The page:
British Parliamentarians last night voiced their strong support for efforts to reunite the island of Cyprus, at a dinner-discussion held in the Houses of Parliament by the National Federation of Cypriots in the UK, with guest of honour the Cyprus Government Spokesman, Mr Stefanos Stefanou.
More than 20 parliamentarians attended the function, including current Minister of State for Transport Theresa Villiers MP, Shadow Minister for Europe Wayne David MP, Lord Dykes, Liberal Democrat Spokesperson on Europe in the House of Lords, Lord Collins, Labour Party General- Secretary, former Deputy Prime Minister Lord Prescott, former Europe Minister Chris Bryant MP, Lord Corbett and David Burrowes MP, Chairmen of Friends of Cyprus and the All-Party Parliamentary Group for Cyprus respectively, and the veteran Labour politician and staunch friend of Cyprus Sir Gerald Kaufman.
Leading UK Cypriot community representatives at the event were also joined by Mr Averof Neophytou, Chairman of the Cyprus House of Representatives Foreign Affairs Committee, who was visiting London on official parliamentary duties.
An “off the record” discussion on recent developments and future hopes for Cyprus illustrated the breadth and strength of opinion on the subject and highlighted the keen interest that the issue enjoys among political circles in the UK.
The event, which was sponsored by Alan Meale MP, commenced with a welcoming address from the UK Cypriots’ Federation’s President, Mr Peter Droussiotis, who thanked parliamentarians for their long-standing support to the cause of a reunited Cyprus and emphasised the importance of the role of the United Kingdom in the face of Turkey’s continuing intransigence on the issue.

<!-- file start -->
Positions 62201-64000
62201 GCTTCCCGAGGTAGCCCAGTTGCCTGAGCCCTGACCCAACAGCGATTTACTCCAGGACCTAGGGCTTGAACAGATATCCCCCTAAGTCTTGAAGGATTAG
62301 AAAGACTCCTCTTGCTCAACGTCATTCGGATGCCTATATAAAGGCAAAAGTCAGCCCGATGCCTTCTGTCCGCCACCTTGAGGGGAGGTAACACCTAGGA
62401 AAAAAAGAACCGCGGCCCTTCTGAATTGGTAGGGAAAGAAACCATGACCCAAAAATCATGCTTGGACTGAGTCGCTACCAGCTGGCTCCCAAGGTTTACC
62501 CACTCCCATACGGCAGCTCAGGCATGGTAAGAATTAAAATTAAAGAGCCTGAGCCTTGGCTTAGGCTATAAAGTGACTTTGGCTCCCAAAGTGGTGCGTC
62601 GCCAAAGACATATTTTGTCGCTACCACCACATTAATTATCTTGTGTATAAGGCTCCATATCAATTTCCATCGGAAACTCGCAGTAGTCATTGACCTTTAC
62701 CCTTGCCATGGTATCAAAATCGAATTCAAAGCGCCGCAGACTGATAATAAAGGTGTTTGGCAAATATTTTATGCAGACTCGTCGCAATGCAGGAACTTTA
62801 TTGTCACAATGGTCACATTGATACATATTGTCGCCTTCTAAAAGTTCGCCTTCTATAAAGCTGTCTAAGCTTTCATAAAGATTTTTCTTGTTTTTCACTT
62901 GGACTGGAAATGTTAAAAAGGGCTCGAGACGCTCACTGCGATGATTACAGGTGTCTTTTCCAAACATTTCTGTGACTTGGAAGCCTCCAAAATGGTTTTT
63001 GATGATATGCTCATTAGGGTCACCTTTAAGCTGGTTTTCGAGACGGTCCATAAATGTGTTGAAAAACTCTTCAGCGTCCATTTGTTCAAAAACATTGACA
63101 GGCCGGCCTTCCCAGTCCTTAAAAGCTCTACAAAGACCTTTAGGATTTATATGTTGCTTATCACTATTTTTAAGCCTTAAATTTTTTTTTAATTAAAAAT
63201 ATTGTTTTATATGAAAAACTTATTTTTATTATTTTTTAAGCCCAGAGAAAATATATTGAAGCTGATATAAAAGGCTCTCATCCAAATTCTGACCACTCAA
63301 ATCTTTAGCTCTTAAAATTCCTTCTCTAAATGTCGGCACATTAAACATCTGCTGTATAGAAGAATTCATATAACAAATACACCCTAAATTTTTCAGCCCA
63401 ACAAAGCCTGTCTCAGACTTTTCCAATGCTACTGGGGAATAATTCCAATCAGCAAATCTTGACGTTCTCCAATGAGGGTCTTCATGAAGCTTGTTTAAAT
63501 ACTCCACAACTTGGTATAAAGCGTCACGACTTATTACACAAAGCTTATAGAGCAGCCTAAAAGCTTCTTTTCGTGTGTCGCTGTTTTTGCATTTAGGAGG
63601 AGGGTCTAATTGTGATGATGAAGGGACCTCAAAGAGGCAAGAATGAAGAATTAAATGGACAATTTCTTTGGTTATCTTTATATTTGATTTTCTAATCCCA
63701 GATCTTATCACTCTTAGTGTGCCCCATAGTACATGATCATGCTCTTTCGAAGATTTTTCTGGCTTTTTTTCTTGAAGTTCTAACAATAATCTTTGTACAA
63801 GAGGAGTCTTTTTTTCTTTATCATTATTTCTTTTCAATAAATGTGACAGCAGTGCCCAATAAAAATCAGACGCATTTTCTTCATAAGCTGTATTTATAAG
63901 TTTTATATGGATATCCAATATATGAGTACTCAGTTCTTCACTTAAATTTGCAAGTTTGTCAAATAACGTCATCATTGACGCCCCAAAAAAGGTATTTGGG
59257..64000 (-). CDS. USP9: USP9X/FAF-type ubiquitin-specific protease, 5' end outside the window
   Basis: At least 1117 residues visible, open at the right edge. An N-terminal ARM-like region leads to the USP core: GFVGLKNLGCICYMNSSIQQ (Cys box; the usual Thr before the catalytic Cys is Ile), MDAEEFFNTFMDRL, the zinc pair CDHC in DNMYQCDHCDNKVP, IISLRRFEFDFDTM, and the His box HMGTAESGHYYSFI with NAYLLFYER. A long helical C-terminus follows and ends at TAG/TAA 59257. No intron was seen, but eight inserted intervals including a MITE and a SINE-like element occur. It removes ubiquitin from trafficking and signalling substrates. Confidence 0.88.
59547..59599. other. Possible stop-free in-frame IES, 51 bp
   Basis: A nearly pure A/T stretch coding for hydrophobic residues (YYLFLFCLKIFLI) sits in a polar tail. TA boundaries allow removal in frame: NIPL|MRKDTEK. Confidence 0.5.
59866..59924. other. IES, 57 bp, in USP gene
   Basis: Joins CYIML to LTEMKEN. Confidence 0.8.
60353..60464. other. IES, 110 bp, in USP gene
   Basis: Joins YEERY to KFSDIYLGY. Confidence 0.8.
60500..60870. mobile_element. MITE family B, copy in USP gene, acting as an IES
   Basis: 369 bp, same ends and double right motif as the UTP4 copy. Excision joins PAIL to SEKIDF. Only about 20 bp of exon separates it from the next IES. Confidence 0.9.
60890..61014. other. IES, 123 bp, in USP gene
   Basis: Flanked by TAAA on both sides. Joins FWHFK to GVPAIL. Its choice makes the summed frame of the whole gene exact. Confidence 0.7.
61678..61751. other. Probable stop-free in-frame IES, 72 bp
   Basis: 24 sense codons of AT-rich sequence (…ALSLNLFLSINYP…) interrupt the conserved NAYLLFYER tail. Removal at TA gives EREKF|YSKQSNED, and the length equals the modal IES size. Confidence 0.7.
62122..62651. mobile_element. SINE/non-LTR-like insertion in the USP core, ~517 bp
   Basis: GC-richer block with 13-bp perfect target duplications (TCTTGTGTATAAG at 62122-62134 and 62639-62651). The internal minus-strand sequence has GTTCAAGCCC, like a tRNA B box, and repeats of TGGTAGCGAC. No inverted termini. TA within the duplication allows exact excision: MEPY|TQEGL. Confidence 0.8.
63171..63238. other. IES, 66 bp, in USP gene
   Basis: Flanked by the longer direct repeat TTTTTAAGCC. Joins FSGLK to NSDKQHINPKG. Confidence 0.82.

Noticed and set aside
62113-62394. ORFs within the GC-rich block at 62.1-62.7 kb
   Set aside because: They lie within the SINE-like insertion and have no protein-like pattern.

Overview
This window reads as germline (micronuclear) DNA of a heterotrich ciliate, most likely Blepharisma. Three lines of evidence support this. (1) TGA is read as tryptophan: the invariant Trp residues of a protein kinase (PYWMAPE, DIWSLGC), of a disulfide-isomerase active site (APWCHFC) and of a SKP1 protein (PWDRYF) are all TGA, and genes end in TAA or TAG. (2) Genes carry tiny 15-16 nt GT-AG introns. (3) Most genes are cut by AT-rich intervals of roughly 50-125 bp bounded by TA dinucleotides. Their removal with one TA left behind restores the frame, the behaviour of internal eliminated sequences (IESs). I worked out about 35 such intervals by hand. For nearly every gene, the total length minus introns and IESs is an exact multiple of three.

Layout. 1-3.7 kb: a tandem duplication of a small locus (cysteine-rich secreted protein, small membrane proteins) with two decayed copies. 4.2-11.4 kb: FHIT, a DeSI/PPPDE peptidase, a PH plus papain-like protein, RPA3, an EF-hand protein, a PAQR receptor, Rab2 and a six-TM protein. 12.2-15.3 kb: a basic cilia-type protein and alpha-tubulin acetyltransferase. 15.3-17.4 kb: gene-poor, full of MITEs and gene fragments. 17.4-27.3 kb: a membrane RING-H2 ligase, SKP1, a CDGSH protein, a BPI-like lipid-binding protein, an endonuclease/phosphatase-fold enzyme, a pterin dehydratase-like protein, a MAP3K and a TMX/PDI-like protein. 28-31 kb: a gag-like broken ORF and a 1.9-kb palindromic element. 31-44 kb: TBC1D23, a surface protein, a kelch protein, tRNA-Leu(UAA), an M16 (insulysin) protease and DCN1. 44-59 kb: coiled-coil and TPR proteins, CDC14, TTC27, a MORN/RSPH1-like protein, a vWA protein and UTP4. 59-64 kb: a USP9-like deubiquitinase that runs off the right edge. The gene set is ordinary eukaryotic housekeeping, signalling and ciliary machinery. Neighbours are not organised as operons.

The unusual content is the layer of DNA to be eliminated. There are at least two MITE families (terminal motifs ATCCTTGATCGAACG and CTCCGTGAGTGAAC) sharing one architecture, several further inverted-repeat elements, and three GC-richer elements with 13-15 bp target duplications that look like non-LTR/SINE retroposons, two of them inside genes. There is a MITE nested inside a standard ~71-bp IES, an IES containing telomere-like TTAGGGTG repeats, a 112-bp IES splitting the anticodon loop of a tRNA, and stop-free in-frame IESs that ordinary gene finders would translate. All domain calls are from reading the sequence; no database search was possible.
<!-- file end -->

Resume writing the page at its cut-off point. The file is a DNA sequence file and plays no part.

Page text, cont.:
“Turkish positions, on issues of substance, since the new Turkish Cypriot leader Dervis Eroglu took over last year, deviate completely from the agreed basis of the negotiations, which are meant to lead to a federal state with a single sovereignty, one international personality and a single citizenship. Incessant references by Turkish ministers that two states and two peoples are the parameters for a solution are entirely contrary to the UN framework.
Cyprus Government Spokesman Mr Stefanou, in his own address, stressed that the termination of the Turkish occupation and the de facto division of Cyprus is an imperative need of our times, adding that new initiatives need to be taken to the negotiating table, in order to rejuvenate the momentum for a solution.
Mr Stefanou pointed out that the continuation of Turkey’s occupation violates the human rights and the basic freedoms of both Greek Cypriots and Turkish Cypriots, adding that it also impedes Ankara’s accession course to the EU.
“Without the solution of the Cyprus question and with the continuation of the occupation, Turkey cannot hope to accede to the EU,” he said, adding that a solution would relieve Turkey from a tremendous burden that it carries with regard to its European aspirations.